How Moderna’s Vaccine Works – The New York Occasions

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Moderna, a Massachusetts-based vaccine developer, worked with the National Institutes of Health to develop and test a coronavirus vaccine known as mRNA-1273. A clinical study showed the vaccine had a 94.1 percent effectiveness rate in preventing Covid-19.

A piece of the coronavirus

The SARS-CoV-2 virus is filled with proteins that it uses to enter human cells. These so-called spike proteins are a tempting target for potential vaccines and treatments.

Like the Pfizer vaccine, Moderna’s vaccine is based on the virus’ genetic instructions to make the spike protein.

mRNA in an oily dish

The vaccine uses messenger RNA, genetic material that our cells read to make proteins. The molecule – called mRNA for short – is fragile and our natural enzymes would cut it into pieces if injected directly into the body. To protect their vaccine, Pfizer and BioNTech wrap mRNA in oily bubbles made of lipid nanoparticles.

Lipid

Nanoparticles

Surroundings

mRNA

Lipid nanoparticles

surrounding mRNA

Because of their fragility, the mRNA molecules fall apart quickly at room temperature. Moderna vaccine requires refrigeration and should be stable for up to six months if shipped and stored at -4 degrees Fahrenheit.

Enter a cell

Once injected, the vaccine particles collide with and fuse with cells, releasing mRNA. The cell’s molecules read their sequence and form spike proteins. The mRNA from the vaccine is eventually destroyed by the cell and leaves no permanent traces.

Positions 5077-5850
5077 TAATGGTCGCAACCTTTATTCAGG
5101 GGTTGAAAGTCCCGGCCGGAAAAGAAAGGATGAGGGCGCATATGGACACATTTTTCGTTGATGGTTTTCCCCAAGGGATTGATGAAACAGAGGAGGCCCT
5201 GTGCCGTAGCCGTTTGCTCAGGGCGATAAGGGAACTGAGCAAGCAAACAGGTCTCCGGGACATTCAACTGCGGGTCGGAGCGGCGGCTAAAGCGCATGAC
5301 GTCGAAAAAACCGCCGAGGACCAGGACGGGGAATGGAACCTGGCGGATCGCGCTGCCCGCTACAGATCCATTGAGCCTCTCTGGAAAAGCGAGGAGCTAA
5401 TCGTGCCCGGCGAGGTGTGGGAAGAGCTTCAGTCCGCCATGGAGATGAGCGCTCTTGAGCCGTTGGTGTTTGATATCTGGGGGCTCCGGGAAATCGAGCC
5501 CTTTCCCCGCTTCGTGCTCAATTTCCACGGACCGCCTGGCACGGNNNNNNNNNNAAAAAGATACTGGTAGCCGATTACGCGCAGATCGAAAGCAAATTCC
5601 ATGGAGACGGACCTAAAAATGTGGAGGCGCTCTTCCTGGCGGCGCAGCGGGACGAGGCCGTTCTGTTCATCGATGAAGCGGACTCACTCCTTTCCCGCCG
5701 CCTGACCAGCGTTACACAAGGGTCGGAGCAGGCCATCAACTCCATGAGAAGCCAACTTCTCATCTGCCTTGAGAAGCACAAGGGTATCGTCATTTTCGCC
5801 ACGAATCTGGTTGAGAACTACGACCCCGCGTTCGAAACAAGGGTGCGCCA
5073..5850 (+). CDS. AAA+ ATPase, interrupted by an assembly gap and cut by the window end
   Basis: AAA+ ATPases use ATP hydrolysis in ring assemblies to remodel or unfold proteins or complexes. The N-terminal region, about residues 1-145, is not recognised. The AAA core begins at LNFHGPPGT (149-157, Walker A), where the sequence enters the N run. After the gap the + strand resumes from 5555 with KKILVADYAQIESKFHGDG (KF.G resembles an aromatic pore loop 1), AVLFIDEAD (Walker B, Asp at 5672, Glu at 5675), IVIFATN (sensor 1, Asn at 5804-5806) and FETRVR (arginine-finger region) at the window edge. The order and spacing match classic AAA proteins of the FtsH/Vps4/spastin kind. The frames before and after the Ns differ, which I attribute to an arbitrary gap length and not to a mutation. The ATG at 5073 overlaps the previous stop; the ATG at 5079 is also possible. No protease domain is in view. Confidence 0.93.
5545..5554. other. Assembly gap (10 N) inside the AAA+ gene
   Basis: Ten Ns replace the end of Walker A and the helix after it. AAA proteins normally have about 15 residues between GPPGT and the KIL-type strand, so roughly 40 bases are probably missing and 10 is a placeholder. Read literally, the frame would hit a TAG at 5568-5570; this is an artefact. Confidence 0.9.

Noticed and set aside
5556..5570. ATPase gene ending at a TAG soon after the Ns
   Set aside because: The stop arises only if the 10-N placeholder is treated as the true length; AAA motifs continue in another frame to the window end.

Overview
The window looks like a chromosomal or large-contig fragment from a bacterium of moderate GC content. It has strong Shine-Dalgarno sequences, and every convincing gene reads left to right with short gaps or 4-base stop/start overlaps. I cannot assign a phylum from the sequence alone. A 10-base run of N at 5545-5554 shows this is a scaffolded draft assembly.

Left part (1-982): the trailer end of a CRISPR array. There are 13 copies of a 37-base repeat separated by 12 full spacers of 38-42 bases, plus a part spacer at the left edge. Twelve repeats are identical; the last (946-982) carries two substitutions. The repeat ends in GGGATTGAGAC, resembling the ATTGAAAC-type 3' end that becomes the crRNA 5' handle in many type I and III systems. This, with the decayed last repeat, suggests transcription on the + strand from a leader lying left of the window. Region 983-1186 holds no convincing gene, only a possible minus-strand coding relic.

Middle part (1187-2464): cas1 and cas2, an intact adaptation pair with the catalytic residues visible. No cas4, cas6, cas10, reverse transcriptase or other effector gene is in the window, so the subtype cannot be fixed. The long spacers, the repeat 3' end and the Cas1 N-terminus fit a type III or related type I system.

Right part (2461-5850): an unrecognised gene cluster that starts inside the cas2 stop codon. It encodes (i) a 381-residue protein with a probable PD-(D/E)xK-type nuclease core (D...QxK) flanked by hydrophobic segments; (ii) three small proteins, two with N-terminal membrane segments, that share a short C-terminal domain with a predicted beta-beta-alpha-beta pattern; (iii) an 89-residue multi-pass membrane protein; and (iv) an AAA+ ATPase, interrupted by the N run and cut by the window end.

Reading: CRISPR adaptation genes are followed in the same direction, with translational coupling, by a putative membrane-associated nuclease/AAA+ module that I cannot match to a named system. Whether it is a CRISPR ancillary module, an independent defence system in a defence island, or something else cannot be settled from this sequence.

Three spines

Proteins combine

spikes

and protein

Fragments

Show

Spike protein

Fragments

Three spines

Proteins combine

spikes

and protein

Fragments

Show

Spike protein

Fragments

Three spines

Proteins combine

spikes

and protein

Fragments

Show

Spike protein

Fragments

Three spines

Proteins combine

spikes

and protein

Fragments

Show

Spike protein

Fragments

Three spines

Proteins combine

spikes

and protein

Fragments

Show

Spike protein

Fragments

Three spines

Proteins combine

spikes

and protein

Fragments

Show

Spike protein

Fragments

Three spines

Proteins combine

spikes

and protein

Fragments

Show

Spike protein

Fragments

Some of the spike proteins form spikes that migrate to the surface of the cell and their tips protrude. The vaccinated cells also break down into fragments some of the proteins that they present on their surface. These protruding spikes and spike protein fragments can then be recognized by the immune system.

Discover the intruder

When a vaccinated cell dies, the debris contains many spike proteins and protein fragments, which can then be taken up by a type of immune cell called an antigen-presenting cell.

Present a

Spike protein

fragment

Present a

Spike protein

fragment

Present a

Spike protein

fragment

The cell presents fragments of the spike protein on its surface. When other cells called helper T cells recognize these fragments, the helper T cells can set off the alarm and help other immune cells fight the infection.

Make antibodies

Other immune cells, called B cells, can encounter the coronavirus spikes and protein fragments on the surface of vaccinated cells. Some of the B cells may be able to bind to the spike proteins. When these B cells are then activated by helper T cells, they start to multiply and pour out antibodies that target the spike protein.

Matching

Surface proteins

Matching

Surface proteins

Matching

Surface proteins

Matching

Surface proteins

Matching

Surface proteins

Matching

Surface proteins

Matching

surface

Proteins

Matching

surface

Proteins

Matching

surface

Proteins

Matching

Surface proteins

Matching

Surface proteins

Matching

Surface proteins

Stop the virus

The antibodies can attach to coronavirus spikes, mark the virus for destruction, and prevent infection by preventing the spikes from attaching to other cells.